On his retirement as editor in 1998, politicians from both parties paid tribute to him as a man of conviction and a defender of democratic principles. Indeed, in 1976 he had been awarded the Press Award of Merit by the then Opposition Progressive Labour Party for “his outstanding, objective and meritorious journalistic coverage of the political life of Bermuda”.
He promoted free speech not only thorough the newspaper, but also through the arts as a patron of many different art forms, including painting, writing and theatre.
He was among the key figures in reviving the Bermuda Musical and Dramatic Society (BMDS) in the 1960s, serving for many years as vice-president and chairman of the drama committee and helping to purchase and renovate Daylesford, a house on Dundonald and Washington Streets, which became the Daylesford Theatre.
Although never a serious actor himself — save for some memorable performances as the Dame in Christmas pantomimes — Mr. White directed a number of successful plays, including Tiger At The Gates, A Streetcar Named Desire and The Killing of Sister George. The last was described by playwright Terrence Rattigan, a Bermuda resident at the time, as better than the West End production in London.
He withdrew from active theatre work in 1976 because of his commitments as editor of the Gazette but maintained his interest in the arts as a patron and an astute collector.
He built an extensive collection of historical Bermuda maps but sold it in the 1980s to finance a growing interest in paintings. In 1987 he bought a 1940 painting by the American artist Reynolds Beal of people waiting for the St. David's ferry in St. George's and, in his own words, “I was hooked”. From there he built up an extensive collection of more than 60 impressionist Bermuda landscapes by painters such as Ogden Pleissner, Prosper Senat, Adolph Treidler, and William Chadwick.
In 2009, he published a book about his collection, Cross Currents – Impressions of Bermuda (The David L. White Collection), with proceeds donated to the Bermuda National Gallery (BNG). The collection was featured in a special BNG exhibition, The David L. White Collection, in 2010, and in May 2012, he donated most of the collection — some 62 works — to the Gallery.
Mr. White served as chairman of the Board of Trustees on the BNG from 1997 to 2008, overseeing five Biennial Exhibitions and more than 60 exhibitions that contributed significantly to Bermuda's cultural diversity. He was particularly proud of Light Air and Colour, an exhibition of American Impressionist Paintings; Made in Bermuda; A Window on the Azores; and Living with Art, an exhibition of African-American Art.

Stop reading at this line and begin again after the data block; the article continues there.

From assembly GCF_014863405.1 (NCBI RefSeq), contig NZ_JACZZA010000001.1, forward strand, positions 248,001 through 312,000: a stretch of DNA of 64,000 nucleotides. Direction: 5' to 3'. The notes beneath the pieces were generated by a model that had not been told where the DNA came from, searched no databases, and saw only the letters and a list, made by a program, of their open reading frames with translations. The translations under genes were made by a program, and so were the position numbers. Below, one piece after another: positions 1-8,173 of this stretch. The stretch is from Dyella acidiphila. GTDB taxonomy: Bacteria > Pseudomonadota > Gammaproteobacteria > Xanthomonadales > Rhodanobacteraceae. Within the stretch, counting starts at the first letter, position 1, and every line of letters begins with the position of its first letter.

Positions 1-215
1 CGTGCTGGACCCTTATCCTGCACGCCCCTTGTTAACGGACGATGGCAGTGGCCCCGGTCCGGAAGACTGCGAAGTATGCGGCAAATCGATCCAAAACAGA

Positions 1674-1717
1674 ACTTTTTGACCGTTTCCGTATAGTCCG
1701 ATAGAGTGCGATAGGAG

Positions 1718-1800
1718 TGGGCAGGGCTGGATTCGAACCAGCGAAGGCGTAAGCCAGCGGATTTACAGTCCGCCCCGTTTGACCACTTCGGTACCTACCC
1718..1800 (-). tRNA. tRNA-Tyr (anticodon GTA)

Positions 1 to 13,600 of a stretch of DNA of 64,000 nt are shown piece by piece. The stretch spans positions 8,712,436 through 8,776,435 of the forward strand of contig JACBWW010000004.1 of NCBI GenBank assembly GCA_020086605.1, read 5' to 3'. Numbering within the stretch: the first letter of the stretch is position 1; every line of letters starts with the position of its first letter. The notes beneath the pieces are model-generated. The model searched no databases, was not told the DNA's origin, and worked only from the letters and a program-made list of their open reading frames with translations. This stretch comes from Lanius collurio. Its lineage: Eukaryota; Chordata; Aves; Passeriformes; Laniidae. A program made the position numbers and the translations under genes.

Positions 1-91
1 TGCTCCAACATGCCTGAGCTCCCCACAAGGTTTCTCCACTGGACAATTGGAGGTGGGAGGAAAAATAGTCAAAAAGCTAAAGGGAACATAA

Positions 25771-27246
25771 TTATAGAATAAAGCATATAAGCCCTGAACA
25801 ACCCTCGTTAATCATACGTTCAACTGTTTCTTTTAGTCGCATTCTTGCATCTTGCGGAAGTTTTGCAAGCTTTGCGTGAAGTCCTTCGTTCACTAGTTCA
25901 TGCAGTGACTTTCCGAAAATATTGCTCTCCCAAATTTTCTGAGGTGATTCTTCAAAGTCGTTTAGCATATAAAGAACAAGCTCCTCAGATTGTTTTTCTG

As chairman of the BNG's Collections Committee, he helped build the BNG's Permanent Collection and was instrumental in stewarding major gifts to the BNG, including the John Hinson Young II and Nelga Young Collection in 2006.
When the Gallery was first opened in 1992, Mr. White donated several pieces, including an etching by American artist James Whistler and two original 1919 poster designs for the Folies Bergère by the Russian art deco artist Erté. On his retirement, he presented the museum with an oil painting from his own collection by Mary Parker West of Hamilton Harbour (1876), one of the earliest known Bermudian landscapes.
Outside of the arts, Mr. White was vice-president and then president (1993-1996) of the Bermuda National Trust. He spearheaded a successful $6 million fund-raising campaign to help restore Trust properties in St. George's and later served on the Trust's National Advisory Board. He authored the Paget edition of the Trust's acclaimed Architectural Heritage series of books, and edited the editions covering Smith's Parish, Hamilton Parish, Sandys and St. George's. He also served on the Criminal Injuries Compensation Board for 17 years and was a founding appointee to the National Alcohol and Drug Agency.
He also served as president of the Bermuda TB, Cancer and Health Association.
Twice married and divorced to Americans, Mr. White married Eva LaSalle in 1957 and Sarah Dey in 1972.
Mr. White was made a member of the Order of the British Empire (OBE) in 1994 for service to journalism and the community, and received the Patron's Award from the Bermuda Arts Council in 2010 for his contribution to the Bermuda National Gallery.
He is survived by former wife Sarah White and daughter Leslie.